By Debra Heine
January 15, 2021
Justice Department officials have formally walked back the outlandish assertion that claimed protesters sought to “capture and assassinate elected officials” during the Jan. 6 storming of the U.S. Capitol.
Michael Sherwin, the U.S. attorney for the District of Columbia, told reporters during a press conference on Friday that there is no “direct evidence of efforts to capture or assassinate lawmakers” during the riot.
“We don’t have any direct evidence of kill capture teams,” said Sherwin.
During a hearing in Arizona Friday, a federal prosecutor reportedly asked a magistrate judge to strike that line in a court filing regarding defendant Jacob Anthony Chansley, the “Q-Anon Shaman” who allegedly led Trump supporters into the Capitol while carrying a spear and wearing a horned fur headdress.
The entire line the prosecutors want to omit from their court filing is: “Strong evidence, including Chansley’s own words and actions at the Capitol, supports that the intent of the Capitol rioters was to capture and assassinate elected officials in the United States Government.”
Chansley will remain in jail as he awaits trial, a judge decided on Friday, after the Justice Department portrayed him as a particularly belligerent leader among the rioters. Chansley’s case eventually will move to the federal court in DC.
The line was a chilling description yet of rioters who seized the Capitol last week, writing in a court filing that the intention was “to capture and assassinate elected officials.”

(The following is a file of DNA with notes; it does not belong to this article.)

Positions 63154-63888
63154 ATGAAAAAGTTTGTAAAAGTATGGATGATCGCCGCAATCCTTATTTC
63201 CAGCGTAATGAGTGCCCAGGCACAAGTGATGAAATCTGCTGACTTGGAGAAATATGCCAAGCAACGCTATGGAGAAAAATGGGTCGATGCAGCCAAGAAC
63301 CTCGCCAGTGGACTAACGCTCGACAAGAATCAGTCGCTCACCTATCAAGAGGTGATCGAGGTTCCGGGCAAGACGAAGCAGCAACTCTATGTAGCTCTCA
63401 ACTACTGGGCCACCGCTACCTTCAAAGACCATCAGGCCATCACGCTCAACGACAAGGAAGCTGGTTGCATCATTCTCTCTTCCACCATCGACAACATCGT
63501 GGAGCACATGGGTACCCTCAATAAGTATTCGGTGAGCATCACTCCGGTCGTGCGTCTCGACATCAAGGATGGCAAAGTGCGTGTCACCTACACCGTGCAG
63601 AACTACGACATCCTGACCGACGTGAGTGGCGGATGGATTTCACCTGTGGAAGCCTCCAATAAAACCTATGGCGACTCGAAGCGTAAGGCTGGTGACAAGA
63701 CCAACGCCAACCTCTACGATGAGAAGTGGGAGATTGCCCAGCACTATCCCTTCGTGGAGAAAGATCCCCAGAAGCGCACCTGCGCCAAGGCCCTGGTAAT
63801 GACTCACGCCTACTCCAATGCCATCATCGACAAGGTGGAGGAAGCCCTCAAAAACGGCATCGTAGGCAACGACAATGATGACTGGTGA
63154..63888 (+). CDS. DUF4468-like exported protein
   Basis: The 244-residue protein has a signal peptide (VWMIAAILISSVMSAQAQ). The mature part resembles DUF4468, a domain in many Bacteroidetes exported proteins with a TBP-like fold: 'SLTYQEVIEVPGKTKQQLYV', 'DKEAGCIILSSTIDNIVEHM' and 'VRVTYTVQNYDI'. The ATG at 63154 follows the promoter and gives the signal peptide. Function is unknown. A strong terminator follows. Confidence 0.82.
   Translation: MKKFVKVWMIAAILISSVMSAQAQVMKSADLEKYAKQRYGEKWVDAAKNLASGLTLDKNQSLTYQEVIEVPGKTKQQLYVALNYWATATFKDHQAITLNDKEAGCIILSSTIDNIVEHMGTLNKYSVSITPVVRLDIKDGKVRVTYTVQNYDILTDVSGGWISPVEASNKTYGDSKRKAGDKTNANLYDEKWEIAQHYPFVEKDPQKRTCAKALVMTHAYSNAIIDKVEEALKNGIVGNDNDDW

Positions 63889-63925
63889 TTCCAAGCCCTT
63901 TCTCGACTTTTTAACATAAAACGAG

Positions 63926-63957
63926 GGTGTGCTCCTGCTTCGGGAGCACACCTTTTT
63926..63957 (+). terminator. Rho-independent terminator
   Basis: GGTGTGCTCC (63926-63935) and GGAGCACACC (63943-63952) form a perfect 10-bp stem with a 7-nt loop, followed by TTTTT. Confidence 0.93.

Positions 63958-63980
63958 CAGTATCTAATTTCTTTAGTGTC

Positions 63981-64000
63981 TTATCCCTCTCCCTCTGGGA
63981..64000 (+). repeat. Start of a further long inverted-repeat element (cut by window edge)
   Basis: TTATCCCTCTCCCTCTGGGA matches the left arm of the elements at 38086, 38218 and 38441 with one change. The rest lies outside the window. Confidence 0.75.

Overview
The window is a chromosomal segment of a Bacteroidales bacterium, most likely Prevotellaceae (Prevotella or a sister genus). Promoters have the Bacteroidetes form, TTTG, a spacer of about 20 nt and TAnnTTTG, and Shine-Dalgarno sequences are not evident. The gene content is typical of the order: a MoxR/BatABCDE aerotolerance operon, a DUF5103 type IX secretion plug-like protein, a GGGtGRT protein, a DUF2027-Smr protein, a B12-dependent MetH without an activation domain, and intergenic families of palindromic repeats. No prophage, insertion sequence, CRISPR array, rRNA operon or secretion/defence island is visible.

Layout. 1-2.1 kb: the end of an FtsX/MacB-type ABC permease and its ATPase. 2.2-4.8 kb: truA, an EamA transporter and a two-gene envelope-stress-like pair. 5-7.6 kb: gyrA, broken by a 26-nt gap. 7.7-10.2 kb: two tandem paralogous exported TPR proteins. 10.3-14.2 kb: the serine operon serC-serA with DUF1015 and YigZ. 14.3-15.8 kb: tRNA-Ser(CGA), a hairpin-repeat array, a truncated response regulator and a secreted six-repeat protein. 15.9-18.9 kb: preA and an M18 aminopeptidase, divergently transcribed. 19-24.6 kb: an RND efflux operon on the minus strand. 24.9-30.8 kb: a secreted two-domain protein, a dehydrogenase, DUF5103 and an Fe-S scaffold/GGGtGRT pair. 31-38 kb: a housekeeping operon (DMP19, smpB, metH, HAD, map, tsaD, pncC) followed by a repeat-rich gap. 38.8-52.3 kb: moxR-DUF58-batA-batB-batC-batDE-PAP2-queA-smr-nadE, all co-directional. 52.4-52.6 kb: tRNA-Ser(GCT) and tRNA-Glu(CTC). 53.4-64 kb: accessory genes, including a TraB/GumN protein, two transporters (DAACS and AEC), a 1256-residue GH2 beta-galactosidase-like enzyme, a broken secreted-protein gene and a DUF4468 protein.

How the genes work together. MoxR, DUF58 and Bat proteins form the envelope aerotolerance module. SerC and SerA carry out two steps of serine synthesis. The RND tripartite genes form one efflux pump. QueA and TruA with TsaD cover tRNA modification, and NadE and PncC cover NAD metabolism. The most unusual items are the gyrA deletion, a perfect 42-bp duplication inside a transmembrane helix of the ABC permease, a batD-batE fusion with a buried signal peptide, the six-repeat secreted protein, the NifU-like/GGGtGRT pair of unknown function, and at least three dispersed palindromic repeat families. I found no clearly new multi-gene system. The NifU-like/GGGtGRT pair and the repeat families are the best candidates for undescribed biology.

Before the overwrought language was walked back, Senator Ben Sasse (R-Utah) rushed out a statement condemning the MAGA rioters as domestic terrorists.
“Every American needs to understand what the Department of Justice has just made public: Investigators have strong evidence to suggest that some of the rioters who stormed the United States Capitol planned to kidnap and possibly assassinate the Vice President,” the Utah Republican said in a statement promoted on Twitter by CNN’s Jim Acosta.
“These men weren’t drunks who got rowdy—they were terrorists attacking this country’s constitutionally-mandated transfer of power,” Sasse added. “They must be prosecuted to the fullest extent of the law.”
Seasoned politicos however instinctively suspected that the language was designed to politically damage Trump supporters.
“This is almost surely more fake FBI/DOJ info ops, feeding bullsh-t to credulous senators rather than putting evidence on the table,” tweeted national security expert David Reaboi.
After the last four years, it was a painfully easy call.